How much shooting are you doing for yourself now and how much for clients?


At the moment, I’m actually doing very little shooting for myself, to be honest. I’ve been doing a lot of writing, just researching, reading, that’s sort of how I’m finding my creativity. I’m getting back to drawing again because I use to do a lot of drawing. Not even wanting to create stuff out of it; it’s just a different way for me to express myself. The times where I will create is actually when I get a job, or if I’m out with friends, that’s when I’ll do photo and video again.

When you have a client job, do they give you a lot of creative freedom, typically?


Definitely a lot of creative freedom. I think luckily for me, people approach me for my aesthetic. So very rarely will I pitch an idea and people are like, “Oh, this is really a bad idea.” Generally people are like, “This is cool. It fits in line with your feed, your tone’s all over it.” I’m lucky in that sense. I actually really won’t take on a job unless it’s within my own aesthetic. So that’s great.

What kind of impact are you trying to make through your work? What is it that you want people to take away from your photos?


That’s a very good one. I feel like it’s changed over the years. When I started doing photography and traveling a lot more, my initial takeaway was how do I represent a space that people haven’t seen before? So the take was how do I shoot an image that can’t be googled? That’s sort of how I used to approach it.

Now, to be honest, it’s how do I make someone pause for a few seconds, bringing back the rocket idea. It’s a moment, right? How do I give someone a moment once they’ve liked what’s in my image, whether it’s a portrait or a short little video? I’m all about trying to give people back their time. So it’s a really like deep way to approach it.

If I give someone a few seconds of appreciating an image or seeing an image, then that’s what I feel is a good motivation. There’s a lot of content out there nowadays, and I think back to the day when I was like, “How do I shoot an image you can’t google?” That was still fresh. There was a lot of discovery. You think about the Eiffel Tower now and there are millions of photos that are taken every single day, but four, five years ago, which isn’t even that long ago, there were maybe a few thousands online. I feel like that’s where my head is right now. We’ll see where it goes.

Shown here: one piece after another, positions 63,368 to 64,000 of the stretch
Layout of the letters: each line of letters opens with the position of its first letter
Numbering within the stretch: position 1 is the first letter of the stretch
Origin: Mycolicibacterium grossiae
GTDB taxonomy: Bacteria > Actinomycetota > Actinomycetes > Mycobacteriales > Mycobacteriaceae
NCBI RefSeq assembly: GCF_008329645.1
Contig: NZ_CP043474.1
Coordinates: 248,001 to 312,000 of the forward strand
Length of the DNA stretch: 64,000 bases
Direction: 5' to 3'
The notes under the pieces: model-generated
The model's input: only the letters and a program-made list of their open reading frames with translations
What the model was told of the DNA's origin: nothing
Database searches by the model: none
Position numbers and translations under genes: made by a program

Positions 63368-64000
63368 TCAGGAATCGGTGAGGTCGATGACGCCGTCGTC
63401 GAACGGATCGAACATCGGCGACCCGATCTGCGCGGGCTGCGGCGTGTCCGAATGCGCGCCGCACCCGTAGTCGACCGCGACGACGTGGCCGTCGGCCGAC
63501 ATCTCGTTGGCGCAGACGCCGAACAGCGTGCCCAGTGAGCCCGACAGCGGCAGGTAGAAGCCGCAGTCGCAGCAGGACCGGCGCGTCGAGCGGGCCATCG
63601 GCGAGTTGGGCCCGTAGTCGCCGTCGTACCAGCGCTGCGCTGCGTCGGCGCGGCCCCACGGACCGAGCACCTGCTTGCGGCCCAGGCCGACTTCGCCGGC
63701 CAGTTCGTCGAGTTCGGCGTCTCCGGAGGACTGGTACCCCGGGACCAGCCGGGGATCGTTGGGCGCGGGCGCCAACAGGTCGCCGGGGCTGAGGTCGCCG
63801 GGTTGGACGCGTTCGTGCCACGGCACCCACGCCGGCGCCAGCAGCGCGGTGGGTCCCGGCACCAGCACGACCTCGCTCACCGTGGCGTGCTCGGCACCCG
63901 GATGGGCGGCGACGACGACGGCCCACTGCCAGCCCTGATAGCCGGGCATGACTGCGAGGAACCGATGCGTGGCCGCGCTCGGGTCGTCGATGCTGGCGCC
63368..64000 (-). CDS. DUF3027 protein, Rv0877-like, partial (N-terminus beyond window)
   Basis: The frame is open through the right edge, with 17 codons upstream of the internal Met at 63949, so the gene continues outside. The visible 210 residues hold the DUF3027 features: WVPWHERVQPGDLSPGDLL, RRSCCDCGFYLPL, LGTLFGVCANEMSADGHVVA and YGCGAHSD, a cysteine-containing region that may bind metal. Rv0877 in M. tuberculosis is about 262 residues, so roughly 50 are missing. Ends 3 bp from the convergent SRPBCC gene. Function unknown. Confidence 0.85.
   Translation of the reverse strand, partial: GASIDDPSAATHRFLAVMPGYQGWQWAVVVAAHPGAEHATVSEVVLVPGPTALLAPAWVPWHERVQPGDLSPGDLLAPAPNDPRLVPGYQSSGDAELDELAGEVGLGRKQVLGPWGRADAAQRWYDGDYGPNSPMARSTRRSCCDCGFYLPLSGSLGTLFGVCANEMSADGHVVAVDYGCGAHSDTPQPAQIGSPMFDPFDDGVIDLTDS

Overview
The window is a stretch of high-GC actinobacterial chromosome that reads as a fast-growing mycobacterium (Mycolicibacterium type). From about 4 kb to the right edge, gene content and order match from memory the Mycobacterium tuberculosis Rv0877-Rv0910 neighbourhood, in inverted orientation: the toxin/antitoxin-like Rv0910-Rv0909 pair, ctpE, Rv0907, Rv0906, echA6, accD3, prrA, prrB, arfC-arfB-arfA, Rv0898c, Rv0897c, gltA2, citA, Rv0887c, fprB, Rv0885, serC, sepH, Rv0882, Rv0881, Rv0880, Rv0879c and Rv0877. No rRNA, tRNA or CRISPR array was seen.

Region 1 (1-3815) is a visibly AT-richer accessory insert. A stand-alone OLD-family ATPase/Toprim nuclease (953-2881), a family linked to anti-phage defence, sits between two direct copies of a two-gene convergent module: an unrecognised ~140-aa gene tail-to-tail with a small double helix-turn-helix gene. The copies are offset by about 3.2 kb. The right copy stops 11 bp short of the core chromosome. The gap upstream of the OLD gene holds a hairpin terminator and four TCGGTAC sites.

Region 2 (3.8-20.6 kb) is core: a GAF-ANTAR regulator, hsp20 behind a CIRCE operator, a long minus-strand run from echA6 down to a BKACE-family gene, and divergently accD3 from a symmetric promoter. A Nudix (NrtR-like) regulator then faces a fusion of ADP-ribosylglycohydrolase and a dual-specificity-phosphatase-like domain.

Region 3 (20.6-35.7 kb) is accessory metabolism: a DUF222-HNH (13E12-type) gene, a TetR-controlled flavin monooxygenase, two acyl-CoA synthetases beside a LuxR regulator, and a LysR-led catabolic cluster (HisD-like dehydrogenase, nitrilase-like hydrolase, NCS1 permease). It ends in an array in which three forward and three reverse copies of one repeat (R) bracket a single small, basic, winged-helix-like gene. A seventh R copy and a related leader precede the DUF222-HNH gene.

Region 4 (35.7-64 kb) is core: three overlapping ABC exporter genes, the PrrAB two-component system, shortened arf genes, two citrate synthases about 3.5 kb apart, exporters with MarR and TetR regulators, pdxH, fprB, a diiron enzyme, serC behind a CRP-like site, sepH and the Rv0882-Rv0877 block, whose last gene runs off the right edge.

Do you have a favorite photo that you’ve taken?


For sure. There’s an image that I took in Nigeria. Just before I moved to Chicago, I did a job out in Africa where we basically traveled to a handful of countries over three weeks or so. And specifically in Nigeria, I really wanted to shoot under Third Mainland Bridge, which is the longest bridge in Africa, in the Southern Hemisphere, apparently. We found a way there by a weird route. We had to pull over on a highway, then bribe a dude, and then go under the bridge, and had to walk a few meters, and then eventually found this amazing vantage point where I could see the long stretch of this bridge. It’s a really long bridge. If you drive at 90 miles an hour, it takes you 15 minutes to get from one side to the other.

The vantage point was just really beautiful because you could see to infinity, and I’m a huge fan of perspective. But the main issue is that there were no subjects. I always love including subjects in an image, especially if I’m shooting on the ground, so I’ll either get someone to go stand somewhere or I’ll wait for a subject to emerge. I was just standing around for like 10 minutes hoping that something would happen. Then I saw a group of kids creeping out of the bushes to the right of me. They saw me and then they got scared and ran away, and then they came back. This is all a fun observation of how these kids were trying to see what I was up to and they were curious. The next thing I know, they ran across the vantage point that I had and they lined up perfectly down the center of the perspective and I just snapped a few photos while they were running. It was just such a wild moment that happened right in front of me. I appreciated how it all came together. It was just a brief moment in time that kind of made me see and appreciate what happened.

Definitely my favorite photo I’ve taken. I feel like it’s a very poetic image. I got the shot and then I turned around and walked back to the car. I was like, “I’m done. Let’s go.”

To see more of Gareth’s work or if you’re in a bit of a “Where’s Waldo?” type of game mood, check out Gareth’s Instagram and look for the rocket hidden in every photo. His website is undergoing a renovation at the moment, but keep checking in to see something new soon!

Jennifer Berube

Jen is the Editor-in-Chief of PHLEARN Magazine, where she helps shape inspiring stories and handy tips for aspiring and seasoned photographers. She has worked as a photography writer for many years, contributing to numerous industry-leading publications. Proudly Canadian, sometimes globetrotter, self-taught photographer, Jen is temporarily settled in Spain.